By Daniel O. Dietchweiler and Marc H. Pillinger.
Unprecedented business disruptions caused by the COVID-19 crisis have shuttered many non-essential businesses including retail stores, restaurants, office buildings, and other commercial premises. These are extraordinary times and the government has heightened protections relating to transmission of the virus during this pandemic by taking extraordinary measures. As the impact of the COVID-19 pandemic continues to evolve, businesses should carefully consider the issues that are likely to play a significant role in the short and long term which may be the subject of disputes and litigation to come. Early retention of counsel to assess these issues may help to reduce litigation risk.
The COVID-19 crisis has undermined stock markets, dropped bond markets to historically low yields, and threatens to undermine the world economy in ways not seen since the Great Depression. It is fair to foresee our society undergoing devastating economic dislocation both in the commercial sector and to consumers. As a result, some state and local governments have imposed emergency measures intended to separate people in an effort to mitigate transmission of the virus. Many businesses in the “non-essential” service sector have shifted from office based business operations to remote home based work environments. Though this creates a safer environment for our society to work through this crisis, it nevertheless will result in contractions throughout the economy generally. Thus, businesses may face threats to their very existence and in such times, this crisis may lead struggling businesses to make first party claims for business interruption under their existing policies.
Business interruption coverage is added to a commercial property policy when an ISO form endorsement, is annexed. That form states:
“We will pay for the actual loss of Business Income sustained during the necessary ‘suspension’ of your operations during the ‘period of restoration’.” The ‘suspension’ must be caused by a physical loss of or damage to property at premises which are described in the Declarations and for which a Business Income Limit of Insurance is shown in the Declarations. The loss or damage must be caused by or result from a Covered Cause of Loss.”
Importantly, this language reveals that business interruption coverage is only available during the suspension of business caused by the “direct physical loss of or damage to” the insured property.
The existence of potentially devastating risks surrounding the COVID-19 crisis does not define the factual basis for claiming physical loss or damages to covered property unless there is proof of same. Thus, when confronted with Business Interruption claims, insurers will likely analyze the standard business interruption form based strictly upon what direct physical loss or damage to the insured property can be shown. It is expected that such claims will result in issuance of disclaimers and those disclaimers in turn may lead to declaratory judgment actions commenced by policyholders. Defensive declaratory judgment actions by insurers are not recommended.
In a social crisis as significant as the COVID-19 pandemic, insurers must be cautious to not simply disclaim coverage on a knee-jerk reaction. Rather, every claim presented to an insurer must be taken as a possible pathway to appellate decisions which will bind carriers now and in the future. Similarly, insureds presenting such claims must develop a sufficient factual basis to conform to the terms of the business interruption endorsement. Insureds must be scrupulous in their investigation and documentation of the factual basis for the claim and the financial consequence of necessary “suspension” of operations during the “period of restoration.” Regardless of the underlying facts, some trial Courts will likely view such insurance provisions in favor of affording insureds coverage under the reasonable expectations of an insured reading the policies. Such decisions will ultimately lead to New York Appellate Courts considering the strict construction of the policy wordings and those decisions will likely affect the analyses utilized in other jurisdictions.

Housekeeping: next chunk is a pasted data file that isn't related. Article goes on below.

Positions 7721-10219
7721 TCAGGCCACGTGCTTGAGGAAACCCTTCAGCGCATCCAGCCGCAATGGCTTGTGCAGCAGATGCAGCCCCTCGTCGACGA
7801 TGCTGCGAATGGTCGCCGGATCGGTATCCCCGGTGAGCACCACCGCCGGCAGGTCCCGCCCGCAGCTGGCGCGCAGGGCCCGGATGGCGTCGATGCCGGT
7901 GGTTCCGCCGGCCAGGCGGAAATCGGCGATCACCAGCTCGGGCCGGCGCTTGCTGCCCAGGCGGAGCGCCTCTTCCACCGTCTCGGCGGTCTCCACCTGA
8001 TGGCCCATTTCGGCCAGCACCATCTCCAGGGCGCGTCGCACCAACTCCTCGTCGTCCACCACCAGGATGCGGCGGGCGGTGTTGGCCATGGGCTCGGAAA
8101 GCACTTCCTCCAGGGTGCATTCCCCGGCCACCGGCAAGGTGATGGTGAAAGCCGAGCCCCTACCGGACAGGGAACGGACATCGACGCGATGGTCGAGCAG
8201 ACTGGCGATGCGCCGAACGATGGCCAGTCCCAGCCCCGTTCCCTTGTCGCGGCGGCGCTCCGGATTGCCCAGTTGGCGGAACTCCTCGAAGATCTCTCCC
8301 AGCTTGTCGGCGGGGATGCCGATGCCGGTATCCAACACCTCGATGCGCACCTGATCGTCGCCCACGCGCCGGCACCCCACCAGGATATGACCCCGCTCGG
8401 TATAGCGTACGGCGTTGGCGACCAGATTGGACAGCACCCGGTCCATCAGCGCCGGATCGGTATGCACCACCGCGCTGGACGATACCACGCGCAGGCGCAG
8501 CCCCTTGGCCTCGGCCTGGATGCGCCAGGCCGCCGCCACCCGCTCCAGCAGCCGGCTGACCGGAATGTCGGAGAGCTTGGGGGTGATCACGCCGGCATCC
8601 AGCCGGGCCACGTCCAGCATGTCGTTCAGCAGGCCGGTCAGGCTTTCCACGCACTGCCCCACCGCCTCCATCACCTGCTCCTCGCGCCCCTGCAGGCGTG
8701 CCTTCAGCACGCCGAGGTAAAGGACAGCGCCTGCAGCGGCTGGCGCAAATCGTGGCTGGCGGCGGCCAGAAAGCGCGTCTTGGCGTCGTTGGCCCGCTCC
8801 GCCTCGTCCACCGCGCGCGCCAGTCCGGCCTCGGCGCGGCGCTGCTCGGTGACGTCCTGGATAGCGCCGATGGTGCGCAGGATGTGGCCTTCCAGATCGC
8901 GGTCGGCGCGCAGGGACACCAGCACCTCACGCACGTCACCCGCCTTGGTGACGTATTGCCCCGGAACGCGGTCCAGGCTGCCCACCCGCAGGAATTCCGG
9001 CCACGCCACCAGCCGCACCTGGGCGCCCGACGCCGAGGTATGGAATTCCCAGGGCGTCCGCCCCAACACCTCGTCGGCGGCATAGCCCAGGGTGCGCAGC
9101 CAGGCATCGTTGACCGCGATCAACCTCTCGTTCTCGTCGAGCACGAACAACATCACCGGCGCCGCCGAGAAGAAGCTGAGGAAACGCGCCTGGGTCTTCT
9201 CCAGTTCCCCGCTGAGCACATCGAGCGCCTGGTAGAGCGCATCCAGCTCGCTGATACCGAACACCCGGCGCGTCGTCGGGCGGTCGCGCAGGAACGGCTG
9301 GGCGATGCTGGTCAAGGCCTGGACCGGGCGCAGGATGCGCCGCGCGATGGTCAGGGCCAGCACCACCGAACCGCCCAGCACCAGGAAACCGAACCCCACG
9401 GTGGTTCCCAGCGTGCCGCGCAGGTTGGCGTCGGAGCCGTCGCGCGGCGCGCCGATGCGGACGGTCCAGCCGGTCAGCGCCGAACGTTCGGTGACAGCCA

The insurance industry is fighting attempts in a few states, in Congress and in courts to force insurers to pay for these business income losses that most policies were never intended to cover.
Ohio and Massachusetts have now joined New Jersey as states considering legislation to force carriers to cover losses for businesses closed or restricted because of social distancing and shutdowns to combat the coronavirus. The New Jersey proposal states that every insurance policy for loss or damage to property, which includes business interruption, in force from March 9 will be understood to include coverage for business interruption due to a global virus transmission or pandemic. “This bill is intended to hold harmless a certain portion of the business sector, who had the foresight to purchase business interruption insurance, for losses sustained as a result of the current health emergency, but for which no such coverage is currently offered,” according to the proposed legislation.
Under today’s extraordinary conditions, many insureds will make business interruption claims due to the COVID-19 crisis. Pillinger Miller Tarallo, LLP stands ready to analyze business interruption claims for our clients.
Pillinger Miller Tarallo, LLP sincerely hopes that you and yours remain well during the COVID-19 crisis.
Should you have any questions, please call our office at (914) 703-6300 or contact:
Jeffrey T. Miller, Executive Partner